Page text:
I believe it was the summer of 1999, a year out of high school, I lived at this questionably dysfunctional house we lovingly referred to as “The White House”. Lots and lots of things happened there, most of which its best to never speak of again, but I had also experienced one of the first surges of uninhibited and uncontrollable creativity. I was constantly making art at that house, one of my favorite projects was handing a length of wire to each person who entered my room, I instructed them to “Make a dude” and they would bend the wire into what ever character that oozed out of them at the time. I would collect their figure, spray paint it black and then hang it from the ceiling. I had dozens by the time I moved out and they are most certainly still in some dusty box in the corner of a closet somewhere to this day.
Another project I conceived back then was this “parts of a whole” project. I attempted it once, I cut a photo out of a magazine and then cut that photo into six smaller parts, I then handed out a piece of paper and the piece of the picture to six friends and asked them to draw their piece. It seemed like an awesome idea, but given our youth and state of mind, the pieces were quickly lost or destroyed and the project fizzled. I never forgot the concept though, and talked about reinstating it several times, but never quite got it off the ground until about a month ago.
A quirky father/daughter exchange on facebook over a photo of Ed Grimley re-birthed the idea. My dad actually proposed the concept to me. I mentioned that I had had the idea for years and we quickly switched from playful banter to planning the project. Secretly we selected a subject matter while we publicly discussed the logistics.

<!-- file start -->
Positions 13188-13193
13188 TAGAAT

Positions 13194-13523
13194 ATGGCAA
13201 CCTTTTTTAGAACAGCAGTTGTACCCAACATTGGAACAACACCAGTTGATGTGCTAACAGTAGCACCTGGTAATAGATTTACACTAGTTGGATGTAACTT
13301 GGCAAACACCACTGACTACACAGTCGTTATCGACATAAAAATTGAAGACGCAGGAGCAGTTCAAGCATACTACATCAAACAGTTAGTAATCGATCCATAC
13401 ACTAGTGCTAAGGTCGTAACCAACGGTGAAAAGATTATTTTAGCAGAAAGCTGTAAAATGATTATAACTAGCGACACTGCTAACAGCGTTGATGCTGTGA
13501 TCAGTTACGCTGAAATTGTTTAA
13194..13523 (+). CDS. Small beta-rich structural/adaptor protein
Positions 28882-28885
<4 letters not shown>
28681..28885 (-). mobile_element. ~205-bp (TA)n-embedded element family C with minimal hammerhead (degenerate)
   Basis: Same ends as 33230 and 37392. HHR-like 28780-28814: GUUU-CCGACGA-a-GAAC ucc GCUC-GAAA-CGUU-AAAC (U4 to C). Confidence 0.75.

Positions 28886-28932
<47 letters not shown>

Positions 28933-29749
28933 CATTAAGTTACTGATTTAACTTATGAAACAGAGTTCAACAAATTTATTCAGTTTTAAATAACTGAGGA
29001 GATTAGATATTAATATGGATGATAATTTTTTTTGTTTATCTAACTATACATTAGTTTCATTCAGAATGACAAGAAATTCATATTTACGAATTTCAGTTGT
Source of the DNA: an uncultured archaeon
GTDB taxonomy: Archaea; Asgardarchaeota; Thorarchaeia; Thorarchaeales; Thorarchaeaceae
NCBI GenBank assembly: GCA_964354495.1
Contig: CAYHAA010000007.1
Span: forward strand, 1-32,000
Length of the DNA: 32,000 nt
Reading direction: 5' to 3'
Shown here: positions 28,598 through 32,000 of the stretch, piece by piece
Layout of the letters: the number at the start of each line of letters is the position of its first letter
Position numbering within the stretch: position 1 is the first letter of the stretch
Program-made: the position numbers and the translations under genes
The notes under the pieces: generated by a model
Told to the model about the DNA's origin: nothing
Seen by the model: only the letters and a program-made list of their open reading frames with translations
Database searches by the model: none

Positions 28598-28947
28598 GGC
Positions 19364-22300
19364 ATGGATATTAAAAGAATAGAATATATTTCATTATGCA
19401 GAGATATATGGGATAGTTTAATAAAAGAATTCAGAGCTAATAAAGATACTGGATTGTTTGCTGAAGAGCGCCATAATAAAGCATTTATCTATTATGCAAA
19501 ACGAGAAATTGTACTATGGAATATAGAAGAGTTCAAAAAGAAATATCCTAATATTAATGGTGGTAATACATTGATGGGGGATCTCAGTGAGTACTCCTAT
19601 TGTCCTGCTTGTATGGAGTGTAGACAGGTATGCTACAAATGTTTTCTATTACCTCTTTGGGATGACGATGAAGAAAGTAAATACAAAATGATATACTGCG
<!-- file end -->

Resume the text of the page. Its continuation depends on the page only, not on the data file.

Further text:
After hammering out the details, we asked the social-sphere if anyone would like to play and before we knew it we had more people signed up to participate than we had pieces available, and not just locals, we had one participant from San Francisco, one from Maryland and one from Philadelphia.
The paper boards were distributed with a section of the whole picture. We asked that the recipient paint their version of their square and only included the following guidelines:
There is a pattern in your piece that we suggest you more or less follow. The overall value tones will contribute to the final image, so we suggest you make the light colors light and the dark parts dark. Within those parameters, any way you want to interpret the image is just fine with us. And by all means, feel free to use colors. Just because our model is grey doesn’t mean your piece has to be. Feel free to use whatever medium suits you… Paint, chalk, spray paint, collage, coffee stains, whatever. Probably best to avoid food, blood or other bodily substances please. We do have to handle it after you do your part.
We gave everyone two weeks, which actually turned into three because of a few hiccups. The boards trickled in slowly and we weren’t actually actually able to see the final product until the day we assembled them to hang. My brother Dylan, my dad and I made a substrate for the individual pieces to hang on. We did this for two reasons, one because some of the boards had warped a bit due to the wetness of paint and other materials the individual people used but also because the mean people at the weather station had informed us that if we were lucky we would reach a HIGH of NEGATIVE 1. That’s down right, straight up, stupid $%^&S* cold! Pre-preparing the boards made it so that we could assemble in a place that was warm and cozy and only subject ourselves to the bitter cold as very little as possible.
Our preparations paid off and the hang and reveal went off without a hitch. Dylan and Pops had crafted the perfect reveal plan and the brave souls who risked their digits to stand in the cold seemed more than delighted to see their seemingly random squares come together to display the unmistakable Voodoo Child himself. “Its Jimi F*CKING Hendrix!” rang loudly throughout the alley, as everyone cheered and celebrated what we had all done together.
I can’t say I had 100% faith in the project. As the pieces came back to me, I would look and admire each one, for alone they were truly masterpieces. But I didn’t really believe the image would be there, or at least I wasn’t certain it would be that obvious. To my delight I was wrong to question it. It wasn’t only clear, it was crystal clear, unmistakable and beautiful.
If you get a chance, please go down and spend some time with this piece before it is taken by time and the organic nature of Art Alley. Each piece deserves your attention. Every one is hand crafted and remarkable. This was one of my favorite projects and I couldn’t be happier. All my love and thanks to everyone who participated and to those beyond that who are helping celebrate the creation!